If you want to step up the difficulty even more, Skate 3 has a “hardcore” game mode, which is supposed to make it a more realistic skateboarding experience. I found that it just felt like the game was broken. It made all of its imperfections stand out that much more, and totally killed the fun factor – no pun intended. On the flip-side, there’s an easy mode. I kept it locked on normal, which is the classic Skate gameplay.
Create and Share
Sharing screenshots and video footage have always been a part of the Skate franchise, and the Skate.Reel makes a return appearance in Skate 3. In Skate 2, you could create spots and share them. In Skate 3, you can build parks and post them for your friends, or anyone for that matter to check out. The park editor is huge, and very intuitive. You are given plenty of room to build your park, and an abundance of objects and options to really make something unique.
On the topic of sharing, you have a team you manage in the single player game. You add skaters as you progress, and you have the option to import a friend’s skater. I thought this was a little odd, given that you can jump online and skate with your friends at any time. But to make things even more bizaare, I noticed a friend of mine skating around the city one day while I was doing some challenges. He stuck out like a sore thumb, since there was a neon coloured name floating about his head. I rolled over, hopped off my board and tossed up the horns. He continued to skate around, bailing pretty often. I followed him for a bit, then pulled up my friends list when I wasn’t able to attract his attention. The dude I was seeing in my game, wasn’t online. Whu? I’m not sure who thought it was a good idea to have bots assume the identity of your friends in your solo game, but it happens, and it’s weird when it does. Distracting and confusing, at best.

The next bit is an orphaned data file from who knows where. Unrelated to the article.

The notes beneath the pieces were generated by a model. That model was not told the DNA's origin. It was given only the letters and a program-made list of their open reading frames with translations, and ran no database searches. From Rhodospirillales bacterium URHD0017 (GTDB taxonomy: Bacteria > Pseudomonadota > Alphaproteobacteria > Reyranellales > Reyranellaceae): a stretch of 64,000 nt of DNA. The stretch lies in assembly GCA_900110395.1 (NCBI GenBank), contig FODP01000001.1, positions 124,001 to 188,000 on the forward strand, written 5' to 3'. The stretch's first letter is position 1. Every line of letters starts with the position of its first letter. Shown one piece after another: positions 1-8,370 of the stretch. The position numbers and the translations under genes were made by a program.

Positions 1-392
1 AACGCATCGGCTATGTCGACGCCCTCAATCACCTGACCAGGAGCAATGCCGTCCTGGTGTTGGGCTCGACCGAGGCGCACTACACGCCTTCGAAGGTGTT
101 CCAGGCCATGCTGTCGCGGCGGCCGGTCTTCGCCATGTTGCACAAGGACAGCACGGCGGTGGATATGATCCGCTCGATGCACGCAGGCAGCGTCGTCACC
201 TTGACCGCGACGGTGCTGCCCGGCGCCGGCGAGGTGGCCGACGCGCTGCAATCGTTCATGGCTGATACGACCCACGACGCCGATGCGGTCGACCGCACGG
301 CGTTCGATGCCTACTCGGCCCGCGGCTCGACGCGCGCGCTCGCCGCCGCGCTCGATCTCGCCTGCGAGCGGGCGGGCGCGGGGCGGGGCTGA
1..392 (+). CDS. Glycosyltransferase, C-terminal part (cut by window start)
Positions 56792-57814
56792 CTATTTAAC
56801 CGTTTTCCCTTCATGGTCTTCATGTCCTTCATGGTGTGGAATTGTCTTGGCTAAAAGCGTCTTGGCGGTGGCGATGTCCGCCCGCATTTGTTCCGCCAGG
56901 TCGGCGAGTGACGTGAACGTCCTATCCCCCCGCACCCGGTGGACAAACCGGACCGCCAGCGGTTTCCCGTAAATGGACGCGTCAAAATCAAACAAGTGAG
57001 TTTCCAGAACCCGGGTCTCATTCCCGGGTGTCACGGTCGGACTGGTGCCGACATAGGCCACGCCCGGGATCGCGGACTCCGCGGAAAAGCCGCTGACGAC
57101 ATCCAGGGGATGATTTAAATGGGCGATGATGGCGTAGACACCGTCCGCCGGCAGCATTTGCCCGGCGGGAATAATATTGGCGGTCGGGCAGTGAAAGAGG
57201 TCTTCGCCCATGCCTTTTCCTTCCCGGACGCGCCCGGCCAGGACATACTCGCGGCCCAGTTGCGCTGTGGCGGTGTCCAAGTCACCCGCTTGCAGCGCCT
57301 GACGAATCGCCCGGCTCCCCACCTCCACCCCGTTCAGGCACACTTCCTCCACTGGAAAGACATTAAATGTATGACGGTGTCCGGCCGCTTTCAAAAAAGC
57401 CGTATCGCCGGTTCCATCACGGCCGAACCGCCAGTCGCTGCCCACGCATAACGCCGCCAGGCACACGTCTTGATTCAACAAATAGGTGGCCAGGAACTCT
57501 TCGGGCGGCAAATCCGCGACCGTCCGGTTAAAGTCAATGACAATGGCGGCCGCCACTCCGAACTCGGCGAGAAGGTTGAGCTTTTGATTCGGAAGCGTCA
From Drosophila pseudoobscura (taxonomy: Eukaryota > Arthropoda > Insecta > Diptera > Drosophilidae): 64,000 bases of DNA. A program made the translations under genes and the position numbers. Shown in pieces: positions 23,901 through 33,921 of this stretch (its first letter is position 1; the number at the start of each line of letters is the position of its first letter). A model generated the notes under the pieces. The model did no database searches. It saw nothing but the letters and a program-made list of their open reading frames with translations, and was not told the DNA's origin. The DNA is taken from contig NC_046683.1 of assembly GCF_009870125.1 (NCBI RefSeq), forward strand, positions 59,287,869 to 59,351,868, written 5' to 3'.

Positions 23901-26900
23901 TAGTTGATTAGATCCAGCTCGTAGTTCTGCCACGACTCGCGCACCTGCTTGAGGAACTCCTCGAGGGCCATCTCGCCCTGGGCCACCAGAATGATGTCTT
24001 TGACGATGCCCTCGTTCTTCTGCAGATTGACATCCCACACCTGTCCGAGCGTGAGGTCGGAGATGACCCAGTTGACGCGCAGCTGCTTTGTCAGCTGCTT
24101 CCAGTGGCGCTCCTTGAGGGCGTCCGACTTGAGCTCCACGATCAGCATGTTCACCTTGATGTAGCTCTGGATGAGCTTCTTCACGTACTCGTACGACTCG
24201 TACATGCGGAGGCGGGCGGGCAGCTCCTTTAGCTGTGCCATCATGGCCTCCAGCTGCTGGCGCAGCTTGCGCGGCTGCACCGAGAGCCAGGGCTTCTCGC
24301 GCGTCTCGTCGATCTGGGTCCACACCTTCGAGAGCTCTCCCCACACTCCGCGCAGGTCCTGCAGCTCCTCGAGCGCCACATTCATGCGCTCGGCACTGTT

Massive Online Career
Skate 3 is made for online play. It’s totally obvious that online multiplayer was the main focus of Skate 3. I’m almost positive there are more challenges online than in the single player career. For someone like me, who plays mostly offline, this is a bit of a drag. But I bit the bullet and jumped online for a freeskate session last night. I was grouped with 5 other people, and we took turns hitting the big drop in the Monster stadium. Aside from the occasional hiccup when players dropped and entered the game, it ran nice and smooth. I have yet to do any of the online career, but I plan to.
Glad I Picked it Up
I was definitely hesitant to play Skate 3, based on the bad taste left in my mouth from the demo, but I’m glad I did. While some of the same annoyances from the first game are still present in Skate 3, there are many improvements across the board that make Skate 3 a more solid experience than its predecessors. I would recommend Skate 3 to anyone who’s played and enjoyed the first two games. Even those that weren’t crazy about them, or found them a little difficult. Easy mode, coupled with the easier challenge goals make Skate 3 a much more accessible game.
All of these images were captured by me using the in-game Skate.Reel feature.